But Seamus always maintained not only the right to use armed force but the necessity for workers to be armed and this remained his position up to his assassination.

"The lesson of history shows that in the final analysis the Robber Baron must be disestablished by the same methods that he used to enrich himself and retain his ill-gotten gains, namely force of arms. To this end we must organise, train and maintain a disciplined armed force which will always be available to strike at the opportune moment". (Bodenstown 1966).

He pushed for Sinn Féin to contest the local election of 1967 in selected areas and he stood with Joe Doyle in Bray. Indicative of his organisational abilities is the fact that not only were Sinn Féin the only political party to canvass every house in Bray but they won two seats on Bray Urban Council, one on Wicklow Co. Council and collected more money during the election than they had actually spent during the campaign.

At council meetings Costello and Doyle always put their cumann's views in accordance with what had been decided at their meetings. A strong attempt was always made to involve the people's organisations in any controversy or local issue. Seamus headed huge deputation's of local organisations to council meetings and demanded they be heard.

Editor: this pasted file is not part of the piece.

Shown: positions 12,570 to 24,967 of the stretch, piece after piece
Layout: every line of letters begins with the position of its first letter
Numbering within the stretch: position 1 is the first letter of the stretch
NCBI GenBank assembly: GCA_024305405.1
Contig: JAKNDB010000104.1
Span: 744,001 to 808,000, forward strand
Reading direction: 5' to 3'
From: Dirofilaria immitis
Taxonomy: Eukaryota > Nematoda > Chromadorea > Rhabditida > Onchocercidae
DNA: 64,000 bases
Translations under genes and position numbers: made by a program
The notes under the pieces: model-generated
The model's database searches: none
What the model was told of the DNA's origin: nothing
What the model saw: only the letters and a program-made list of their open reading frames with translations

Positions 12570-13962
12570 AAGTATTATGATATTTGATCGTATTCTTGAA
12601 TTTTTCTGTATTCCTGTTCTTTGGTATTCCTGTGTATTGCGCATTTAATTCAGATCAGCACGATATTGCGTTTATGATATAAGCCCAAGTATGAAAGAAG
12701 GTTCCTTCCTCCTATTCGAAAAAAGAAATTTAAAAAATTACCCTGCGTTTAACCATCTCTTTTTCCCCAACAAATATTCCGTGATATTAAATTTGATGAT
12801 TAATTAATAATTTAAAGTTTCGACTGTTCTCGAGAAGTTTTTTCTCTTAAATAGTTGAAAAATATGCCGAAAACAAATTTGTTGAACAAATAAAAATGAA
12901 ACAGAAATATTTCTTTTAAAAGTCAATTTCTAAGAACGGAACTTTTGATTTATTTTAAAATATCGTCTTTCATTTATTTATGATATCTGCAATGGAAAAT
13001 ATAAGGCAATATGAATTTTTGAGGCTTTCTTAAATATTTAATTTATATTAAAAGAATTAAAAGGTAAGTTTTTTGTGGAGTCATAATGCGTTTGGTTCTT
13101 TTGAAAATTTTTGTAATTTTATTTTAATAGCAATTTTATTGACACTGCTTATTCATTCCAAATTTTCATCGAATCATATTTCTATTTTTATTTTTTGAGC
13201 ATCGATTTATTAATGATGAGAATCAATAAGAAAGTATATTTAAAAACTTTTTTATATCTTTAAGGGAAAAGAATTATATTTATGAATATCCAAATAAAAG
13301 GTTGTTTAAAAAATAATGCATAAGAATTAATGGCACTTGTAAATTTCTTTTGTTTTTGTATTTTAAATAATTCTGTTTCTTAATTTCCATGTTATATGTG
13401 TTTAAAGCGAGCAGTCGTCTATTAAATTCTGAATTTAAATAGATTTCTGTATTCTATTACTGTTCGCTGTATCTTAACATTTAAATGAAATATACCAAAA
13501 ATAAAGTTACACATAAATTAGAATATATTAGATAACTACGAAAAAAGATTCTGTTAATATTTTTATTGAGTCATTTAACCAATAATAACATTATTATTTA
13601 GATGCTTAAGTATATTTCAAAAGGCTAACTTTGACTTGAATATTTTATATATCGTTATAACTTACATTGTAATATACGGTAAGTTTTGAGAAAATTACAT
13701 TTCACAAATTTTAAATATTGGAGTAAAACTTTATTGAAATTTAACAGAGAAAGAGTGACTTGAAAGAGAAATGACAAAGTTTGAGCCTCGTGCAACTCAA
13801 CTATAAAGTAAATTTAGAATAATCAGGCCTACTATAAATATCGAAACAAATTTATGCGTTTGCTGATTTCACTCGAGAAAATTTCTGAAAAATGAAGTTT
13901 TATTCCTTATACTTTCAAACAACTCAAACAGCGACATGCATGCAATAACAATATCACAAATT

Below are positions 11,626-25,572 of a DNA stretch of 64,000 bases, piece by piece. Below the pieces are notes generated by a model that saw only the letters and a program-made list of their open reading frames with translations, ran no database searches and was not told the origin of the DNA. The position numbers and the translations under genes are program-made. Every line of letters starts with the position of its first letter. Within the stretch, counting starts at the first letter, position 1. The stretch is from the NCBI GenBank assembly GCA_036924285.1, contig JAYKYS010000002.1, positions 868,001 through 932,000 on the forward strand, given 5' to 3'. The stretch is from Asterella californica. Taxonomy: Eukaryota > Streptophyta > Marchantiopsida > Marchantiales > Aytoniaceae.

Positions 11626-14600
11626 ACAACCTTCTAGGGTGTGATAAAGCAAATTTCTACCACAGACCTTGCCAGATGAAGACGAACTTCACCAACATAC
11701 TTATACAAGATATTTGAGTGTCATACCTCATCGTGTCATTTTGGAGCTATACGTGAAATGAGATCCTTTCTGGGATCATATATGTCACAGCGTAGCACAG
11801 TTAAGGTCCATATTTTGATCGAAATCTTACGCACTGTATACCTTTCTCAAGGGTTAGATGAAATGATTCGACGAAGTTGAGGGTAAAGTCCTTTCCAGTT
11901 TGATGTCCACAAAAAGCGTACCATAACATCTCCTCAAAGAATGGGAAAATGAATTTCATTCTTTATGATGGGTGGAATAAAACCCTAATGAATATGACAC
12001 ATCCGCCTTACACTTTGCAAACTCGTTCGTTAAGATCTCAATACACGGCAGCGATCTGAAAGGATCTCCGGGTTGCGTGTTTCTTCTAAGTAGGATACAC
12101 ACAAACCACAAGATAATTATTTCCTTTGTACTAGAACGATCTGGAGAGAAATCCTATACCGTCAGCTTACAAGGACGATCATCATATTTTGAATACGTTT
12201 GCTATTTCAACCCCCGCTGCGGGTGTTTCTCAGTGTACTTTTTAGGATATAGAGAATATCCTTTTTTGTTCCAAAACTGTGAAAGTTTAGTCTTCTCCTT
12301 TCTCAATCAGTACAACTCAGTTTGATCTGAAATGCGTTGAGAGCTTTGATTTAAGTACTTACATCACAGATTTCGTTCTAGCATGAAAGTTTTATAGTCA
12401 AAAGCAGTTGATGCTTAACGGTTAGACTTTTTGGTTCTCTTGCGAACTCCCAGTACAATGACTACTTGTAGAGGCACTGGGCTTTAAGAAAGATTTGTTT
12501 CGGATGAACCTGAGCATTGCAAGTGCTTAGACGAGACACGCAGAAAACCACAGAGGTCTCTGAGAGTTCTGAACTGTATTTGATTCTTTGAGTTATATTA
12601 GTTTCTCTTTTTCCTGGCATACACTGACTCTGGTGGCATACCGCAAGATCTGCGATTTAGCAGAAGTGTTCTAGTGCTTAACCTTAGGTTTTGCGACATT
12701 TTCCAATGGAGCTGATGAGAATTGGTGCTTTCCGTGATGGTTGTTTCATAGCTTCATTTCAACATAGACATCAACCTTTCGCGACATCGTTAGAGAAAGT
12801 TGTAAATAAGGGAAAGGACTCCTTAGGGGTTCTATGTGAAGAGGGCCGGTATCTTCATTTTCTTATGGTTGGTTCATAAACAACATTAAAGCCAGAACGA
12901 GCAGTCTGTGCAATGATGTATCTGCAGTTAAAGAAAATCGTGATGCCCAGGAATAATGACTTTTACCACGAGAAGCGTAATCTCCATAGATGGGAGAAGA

He demanded the public not be barred from council meetings. So insistent was he that unsuccessful moves were made to have him removed from the council. He became involved in all local problems; housing, road repairs, water and sewerage, access to local beaches, land speculation, etc. and such national issues as ground rents, the anti-EEC campaign, anti-repression campaigns, natural resources, the national question, etc.

Meanwhile Seamus and Sinn Féin continued to build their strong links with local bodies always striving to show them their own strength while getting overall republican socialist policies across.

County Wicklow he felt was Ireland in miniature.

"It has within its borders all the problems common to a nation - small farmers trying to eke out a living on poor mountain farms; inadequate housing, and industrial workers with a depressed standard of living". (RTE election broadcast March 1968)